eigvals(op, k=1, which='SA')¶
The eigenvalues of one or more operations.
For a SparseHamiltonian object, the eigenvalues are computed with the efficient
scipy.sparse.linalg.eigshmethod which returns k eigenvalues. The default value of k is 1. For an \(N \times N\) sparse matrix, k must be smaller than N - 1, otherwise
scipy.sparse.linalg.eigshfails. If the requested k is equal or larger than N - 1, the regular
qml.math.linalg.eigvalshis applied on the dense matrix. The possible methods for computing the k eigenvalues are “LM” (largest in magnitude), “SM” (smallest in magnitude), “LA” (largest algebraic), “SA” (smallest algebraic) and “BE” (k/2 from each end of the spectrum). For more details see here.
If an operator is provided as input, the eigenvalues are returned directly. If a QNode or quantum function is provided as input, a function which accepts the same arguments as the QNode or quantum function is returned. When called, this function will return the unitary matrix in the appropriate autodiff framework (Autograd, TensorFlow, PyTorch, JAX) given its parameters.
- Return type
tensor_like or function
Given an operation,
qml.eigvalsreturns the eigenvalues:
>>> op = qml.PauliZ(0) @ qml.PauliX(1) - 0.5 * qml.PauliY(1) >>> qml.eigvals(op) array([-1.11803399, -1.11803399, 1.11803399, 1.11803399])
It can also be used in a functional form:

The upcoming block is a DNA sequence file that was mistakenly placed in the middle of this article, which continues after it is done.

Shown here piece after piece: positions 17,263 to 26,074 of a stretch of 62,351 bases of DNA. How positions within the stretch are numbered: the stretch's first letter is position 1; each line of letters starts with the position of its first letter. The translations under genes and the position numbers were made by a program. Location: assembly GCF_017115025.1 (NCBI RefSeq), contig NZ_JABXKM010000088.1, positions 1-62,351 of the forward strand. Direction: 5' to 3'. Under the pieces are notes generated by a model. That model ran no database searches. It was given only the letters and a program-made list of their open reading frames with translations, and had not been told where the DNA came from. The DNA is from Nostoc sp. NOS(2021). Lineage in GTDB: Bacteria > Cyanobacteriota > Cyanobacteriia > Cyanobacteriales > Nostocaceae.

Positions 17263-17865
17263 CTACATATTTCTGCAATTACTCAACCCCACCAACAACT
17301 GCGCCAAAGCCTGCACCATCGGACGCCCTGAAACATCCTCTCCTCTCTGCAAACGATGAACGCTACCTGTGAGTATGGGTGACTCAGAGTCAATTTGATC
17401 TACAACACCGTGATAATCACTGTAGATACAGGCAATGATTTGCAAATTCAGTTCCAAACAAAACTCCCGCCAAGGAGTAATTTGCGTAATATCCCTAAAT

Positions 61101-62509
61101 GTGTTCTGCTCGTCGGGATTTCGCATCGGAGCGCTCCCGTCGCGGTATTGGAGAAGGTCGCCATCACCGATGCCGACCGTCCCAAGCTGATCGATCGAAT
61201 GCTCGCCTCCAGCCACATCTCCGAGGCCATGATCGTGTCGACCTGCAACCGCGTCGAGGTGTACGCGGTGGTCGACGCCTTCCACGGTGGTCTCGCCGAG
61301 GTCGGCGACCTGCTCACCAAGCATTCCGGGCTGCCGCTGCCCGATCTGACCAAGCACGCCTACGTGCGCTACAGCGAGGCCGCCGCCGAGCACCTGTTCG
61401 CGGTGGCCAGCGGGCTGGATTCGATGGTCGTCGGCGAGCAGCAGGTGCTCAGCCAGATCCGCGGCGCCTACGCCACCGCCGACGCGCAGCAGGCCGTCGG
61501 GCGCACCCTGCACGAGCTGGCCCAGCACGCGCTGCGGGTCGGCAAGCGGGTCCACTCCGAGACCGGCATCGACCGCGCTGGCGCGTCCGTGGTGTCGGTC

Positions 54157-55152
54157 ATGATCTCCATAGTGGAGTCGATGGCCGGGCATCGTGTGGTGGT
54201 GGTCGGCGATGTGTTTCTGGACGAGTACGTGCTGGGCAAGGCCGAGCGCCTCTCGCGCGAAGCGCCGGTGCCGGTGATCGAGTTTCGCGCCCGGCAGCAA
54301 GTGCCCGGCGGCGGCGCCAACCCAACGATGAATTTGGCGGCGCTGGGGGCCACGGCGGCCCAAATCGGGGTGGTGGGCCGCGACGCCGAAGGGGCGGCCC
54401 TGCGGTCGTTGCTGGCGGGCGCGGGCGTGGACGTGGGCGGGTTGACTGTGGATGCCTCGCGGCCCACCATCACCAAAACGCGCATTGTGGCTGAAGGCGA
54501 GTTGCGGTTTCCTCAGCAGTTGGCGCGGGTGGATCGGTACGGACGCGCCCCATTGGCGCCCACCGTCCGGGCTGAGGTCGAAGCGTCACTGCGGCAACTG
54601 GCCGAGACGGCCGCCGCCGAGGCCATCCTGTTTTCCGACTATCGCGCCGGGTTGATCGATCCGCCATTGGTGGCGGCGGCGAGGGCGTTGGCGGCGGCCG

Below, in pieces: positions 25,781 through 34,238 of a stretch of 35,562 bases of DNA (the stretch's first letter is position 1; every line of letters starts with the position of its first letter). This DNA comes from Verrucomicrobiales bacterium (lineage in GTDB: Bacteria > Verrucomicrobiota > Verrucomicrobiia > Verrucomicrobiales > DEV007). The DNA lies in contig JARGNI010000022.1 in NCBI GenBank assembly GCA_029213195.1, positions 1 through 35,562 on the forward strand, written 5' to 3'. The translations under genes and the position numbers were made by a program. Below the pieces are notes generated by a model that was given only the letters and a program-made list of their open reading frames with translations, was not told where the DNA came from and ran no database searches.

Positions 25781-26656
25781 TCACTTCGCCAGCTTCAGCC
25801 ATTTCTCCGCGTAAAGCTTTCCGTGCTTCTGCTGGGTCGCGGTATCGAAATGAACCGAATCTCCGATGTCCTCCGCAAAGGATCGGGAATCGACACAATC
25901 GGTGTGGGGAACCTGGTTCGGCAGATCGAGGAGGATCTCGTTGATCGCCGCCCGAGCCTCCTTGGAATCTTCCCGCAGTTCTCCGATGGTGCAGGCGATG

>>> x = torch.tensor(0.6, requires_grad=True) >>> eigval_fn = qml.eigvals(qml.RX) >>> eigval_fn(x, wires=0) tensor([0.9553+0.2955j, 0.9553-0.2955j], grad_fn=<LinalgEigBackward>)
In its functional form, it is fully differentiable with respect to gate arguments:
>>> loss = torch.real(torch.sum(eigval_fn(x, wires=0))) >>> loss.backward() >>> x.grad tensor(-0.2955)
This operator transform can also be applied to QNodes, tapes, and quantum functions that contain multiple operations; see Usage Details below for more details.
qml.eigvalscan also be used with QNodes, tapes, or quantum functions that contain multiple operations. However, in this situation, eigenvalues may be computed numerically. This can lead to a large computational overhead for a large number of wires.
Consider the following quantum function:
def circuit(theta): qml.RX(theta, wires=1) qml.PauliZ(wires=0)
We can use
qml.eigvalsto generate a new function that returns the eigenvalues corresponding to the function
>>> eigvals_fn = qml.eigvals(circuit) >>> theta = np.pi / 4 >>> eigvals_fn(theta) array([ 0.92387953+0.38268343j, 0.92387953-0.38268343j, -0.92387953+0.38268343j, -0.92387953-0.38268343j])
- What is PennyLane?
- Quantum circuits
- Gradients and training
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- Inspecting circuits
- Compiling circuits
- Quantum Chemistry
- Class Inheritance Diagram